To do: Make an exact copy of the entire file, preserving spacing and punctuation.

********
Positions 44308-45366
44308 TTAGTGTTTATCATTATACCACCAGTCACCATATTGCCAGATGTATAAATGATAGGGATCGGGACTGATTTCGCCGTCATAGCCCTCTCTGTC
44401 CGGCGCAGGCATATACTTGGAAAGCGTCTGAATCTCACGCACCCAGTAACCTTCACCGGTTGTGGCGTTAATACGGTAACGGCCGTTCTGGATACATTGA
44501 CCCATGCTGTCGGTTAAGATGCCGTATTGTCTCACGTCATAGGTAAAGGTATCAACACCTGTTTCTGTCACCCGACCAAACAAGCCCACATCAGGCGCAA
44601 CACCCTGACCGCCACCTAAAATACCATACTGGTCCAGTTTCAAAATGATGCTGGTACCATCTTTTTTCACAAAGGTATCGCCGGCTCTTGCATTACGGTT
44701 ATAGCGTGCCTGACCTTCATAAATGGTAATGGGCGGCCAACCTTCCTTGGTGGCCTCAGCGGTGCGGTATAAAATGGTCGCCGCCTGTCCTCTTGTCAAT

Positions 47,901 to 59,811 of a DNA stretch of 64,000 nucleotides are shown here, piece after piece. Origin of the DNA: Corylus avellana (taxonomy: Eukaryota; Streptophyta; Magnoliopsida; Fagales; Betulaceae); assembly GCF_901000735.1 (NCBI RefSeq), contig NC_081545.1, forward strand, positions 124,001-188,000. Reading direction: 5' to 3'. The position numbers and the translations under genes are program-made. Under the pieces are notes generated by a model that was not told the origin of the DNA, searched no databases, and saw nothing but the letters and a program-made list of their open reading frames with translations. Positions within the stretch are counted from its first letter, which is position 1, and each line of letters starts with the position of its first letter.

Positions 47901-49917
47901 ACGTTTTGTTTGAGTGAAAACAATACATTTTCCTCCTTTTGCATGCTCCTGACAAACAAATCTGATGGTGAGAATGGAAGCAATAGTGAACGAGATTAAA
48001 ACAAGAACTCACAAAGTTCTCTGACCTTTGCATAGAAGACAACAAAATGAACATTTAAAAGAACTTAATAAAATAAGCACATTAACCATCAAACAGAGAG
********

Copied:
Positions 44308-45366
44308 TTAGTGTTTATCATTATACCACCAGTCACCATATTGCCAGATGTATAAATGATAGGGATCGGGACTGATTTCGCCGTCATAGCCCTCTCTGTC
44401 CGGCGCAGGCATATACTTGGAAAGCGTCTGAATCTCACGCACCCAGTAACCTTCACCGGTTGTGGCGTTAATACGGTAACGGCCGTTCTGGATACATTGA
44501 CCCATGCTGTCGGTTAAGATGCCGTATTGTCTCACGTCATAGGTAAAGGTATCAACACCTGTTTCTGTCACCCGACCAAACAAGCCCACATCAGGCGCAA
44601 CACCCTGACCGCCACCTAAAATACCATACTGGTCCAGTTTCAAAATGATGCTGGTACCATCTTTTTTCACAAAGGTATCGCCGGCTCTTGCATTACGGTT
44701 ATAGCGTGCCTGACCTTCATAAATGGTAATGGGCGGCCAACCTTCCTTGGTGGCCTCAGCGGTGCGGTATAAAATGGTCGCCGCCTGTCCTCTTGTCAAT

Positions 47,901 to 59,811 of a DNA stretch of 64,000 nucleotides are shown here, piece after piece. Origin of the DNA: Corylus avellana (taxonomy: Eukaryota; Streptophyta; Magnoliopsida; Fagales; Betulaceae); assembly GCF_901000735.1 (NCBI RefSeq), contig NC_081545.1, forward strand, positions 124,001-188,000. Reading direction: 5' to 3'. The position numbers and the translations under genes are program-made. Under the pieces are notes generated by a model that was not told the origin of the DNA, searched no databases, and saw nothing but the letters and a program-made list of their open reading frames with translations. Positions within the stretch are counted from its first letter, which is position 1, and each line of letters starts with the position of its first letter.

Positions 47901-49917
47901 ACGTTTTGTTTGAGTGAAAACAATACATTTTCCTCCTTTTGCATGCTCCTGACAAACAAATCTGATGGTGAGAATGGAAGCAATAGTGAACGAGATTAAA
48001 ACAAGAACTCACAAAGTTCTCTGACCTTTGCATAGAAGACAACAAAATGAACATTTAAAAGAACTTAATAAAATAAGCACATTAACCATCAAACAGAGAG